spike proteins of covid-19

COVID-19 Variants

As our knowledge of COVID-19 has evolved, the virus itself has also advanced – in the form of mutations that have led to variants. Learn more about the science of variants and how to prevent them below.

What Causes Variants?

In some respects, viruses are no different from any other living organism: they want to survive. When a virus invades our bodies, it takes over what’s called a host cell. But to attack more cells, the virus has to multiply itself.

paper human infected with covid-19 During this duplication process, these clones aren’t always exact copies. When a slightly different copy of the virus is made, this is referred to as a mutation. A virus that contains this mutation is called a variant.

The more opportunities a virus has to copy itself, the higher the chance of new variants. Essentially, the more people who become infected with any strain of COVID-19, the more variants we’re likely to see. This is why herd immunity is so important when it comes to stopping potentially dangerous viruses from spreading.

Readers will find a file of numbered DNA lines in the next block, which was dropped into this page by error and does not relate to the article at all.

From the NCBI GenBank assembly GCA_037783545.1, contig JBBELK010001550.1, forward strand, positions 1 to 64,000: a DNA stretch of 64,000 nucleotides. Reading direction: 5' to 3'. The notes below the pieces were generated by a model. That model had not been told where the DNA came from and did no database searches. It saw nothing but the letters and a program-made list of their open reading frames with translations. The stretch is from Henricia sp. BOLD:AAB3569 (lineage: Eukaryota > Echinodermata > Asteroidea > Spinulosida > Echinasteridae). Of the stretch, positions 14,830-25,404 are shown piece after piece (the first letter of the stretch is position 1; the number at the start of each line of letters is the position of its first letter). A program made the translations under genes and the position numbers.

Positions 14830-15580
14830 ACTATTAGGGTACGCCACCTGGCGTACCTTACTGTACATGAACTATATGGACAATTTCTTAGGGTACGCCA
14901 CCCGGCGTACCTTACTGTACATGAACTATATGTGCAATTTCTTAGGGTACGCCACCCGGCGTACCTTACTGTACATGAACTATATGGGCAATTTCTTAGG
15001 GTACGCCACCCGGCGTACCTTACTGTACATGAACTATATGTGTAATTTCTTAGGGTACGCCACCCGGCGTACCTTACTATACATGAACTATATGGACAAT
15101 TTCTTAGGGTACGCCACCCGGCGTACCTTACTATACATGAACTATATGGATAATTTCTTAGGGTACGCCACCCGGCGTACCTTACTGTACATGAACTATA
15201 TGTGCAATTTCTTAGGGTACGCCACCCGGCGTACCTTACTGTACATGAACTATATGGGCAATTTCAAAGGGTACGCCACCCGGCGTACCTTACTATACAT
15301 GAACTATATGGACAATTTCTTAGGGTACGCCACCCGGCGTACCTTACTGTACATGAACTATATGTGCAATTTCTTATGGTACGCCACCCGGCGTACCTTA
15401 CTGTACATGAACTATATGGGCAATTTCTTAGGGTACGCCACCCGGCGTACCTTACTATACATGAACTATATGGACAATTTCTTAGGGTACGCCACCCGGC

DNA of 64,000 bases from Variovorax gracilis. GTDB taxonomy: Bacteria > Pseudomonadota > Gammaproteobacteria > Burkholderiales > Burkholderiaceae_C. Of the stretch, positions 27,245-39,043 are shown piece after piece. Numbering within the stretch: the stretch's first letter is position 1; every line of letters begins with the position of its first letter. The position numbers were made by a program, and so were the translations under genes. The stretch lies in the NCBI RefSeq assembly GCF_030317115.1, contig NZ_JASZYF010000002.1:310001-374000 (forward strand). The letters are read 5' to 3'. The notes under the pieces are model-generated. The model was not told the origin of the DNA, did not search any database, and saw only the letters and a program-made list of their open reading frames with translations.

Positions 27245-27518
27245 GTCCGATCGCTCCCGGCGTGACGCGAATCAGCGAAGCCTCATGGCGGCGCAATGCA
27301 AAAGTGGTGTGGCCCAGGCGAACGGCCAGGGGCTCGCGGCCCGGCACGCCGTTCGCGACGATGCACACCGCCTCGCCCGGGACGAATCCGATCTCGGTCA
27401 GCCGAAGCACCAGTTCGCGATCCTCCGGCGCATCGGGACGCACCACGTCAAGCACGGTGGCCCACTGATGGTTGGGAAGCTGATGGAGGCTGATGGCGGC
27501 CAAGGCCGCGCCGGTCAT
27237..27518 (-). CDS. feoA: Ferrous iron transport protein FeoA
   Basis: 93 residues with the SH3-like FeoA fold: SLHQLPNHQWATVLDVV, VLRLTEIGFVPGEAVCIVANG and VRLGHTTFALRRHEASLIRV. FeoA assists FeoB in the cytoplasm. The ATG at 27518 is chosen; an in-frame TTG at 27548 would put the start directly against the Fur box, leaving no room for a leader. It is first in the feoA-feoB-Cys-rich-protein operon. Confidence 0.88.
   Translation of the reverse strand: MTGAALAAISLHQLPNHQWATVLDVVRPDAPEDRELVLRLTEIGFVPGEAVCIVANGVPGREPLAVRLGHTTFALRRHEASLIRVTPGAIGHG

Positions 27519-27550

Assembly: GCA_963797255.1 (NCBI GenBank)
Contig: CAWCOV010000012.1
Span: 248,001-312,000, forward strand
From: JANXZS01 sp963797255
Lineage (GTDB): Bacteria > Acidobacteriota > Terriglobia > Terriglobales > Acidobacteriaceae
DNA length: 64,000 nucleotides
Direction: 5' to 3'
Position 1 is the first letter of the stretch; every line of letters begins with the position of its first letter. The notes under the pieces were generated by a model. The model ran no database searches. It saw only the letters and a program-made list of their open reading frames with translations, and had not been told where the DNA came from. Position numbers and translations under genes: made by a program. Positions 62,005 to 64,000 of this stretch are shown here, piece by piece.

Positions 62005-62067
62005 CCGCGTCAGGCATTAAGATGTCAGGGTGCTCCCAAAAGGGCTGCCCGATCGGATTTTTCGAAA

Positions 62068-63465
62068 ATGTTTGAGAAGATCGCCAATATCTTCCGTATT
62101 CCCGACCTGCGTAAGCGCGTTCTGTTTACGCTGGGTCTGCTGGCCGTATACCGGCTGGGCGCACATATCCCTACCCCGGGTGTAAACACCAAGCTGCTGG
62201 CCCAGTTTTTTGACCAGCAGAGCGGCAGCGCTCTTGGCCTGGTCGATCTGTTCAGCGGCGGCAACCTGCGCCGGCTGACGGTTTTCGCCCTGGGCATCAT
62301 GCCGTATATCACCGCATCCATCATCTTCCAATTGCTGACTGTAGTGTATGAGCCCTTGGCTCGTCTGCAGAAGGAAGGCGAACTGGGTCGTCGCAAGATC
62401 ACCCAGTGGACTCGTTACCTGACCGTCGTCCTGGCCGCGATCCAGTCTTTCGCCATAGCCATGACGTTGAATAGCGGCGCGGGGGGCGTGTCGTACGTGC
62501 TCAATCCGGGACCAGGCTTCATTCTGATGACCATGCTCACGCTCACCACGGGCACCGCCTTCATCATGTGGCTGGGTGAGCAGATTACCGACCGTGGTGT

Are Variants Worse Than the Original Virus?

Some variants can spread more easily and carry a higher viral load (the amount of virus that any infected person carries in their body). While the currently available COVID-19 vaccines and boosters can help protect against serious illness, the need for hospitalization, and death, not every new variant is guaranteed to be as responsive to vaccination.

For this reason, scientists continue to study these variants and how they react to the COVID-19 vaccines. Vaccine manufacturers continue to modify vaccines, such as the updated COVID-19 vaccines, to provide immunity to more than one strain, if necessary. 


The Latest COVID-19 Variants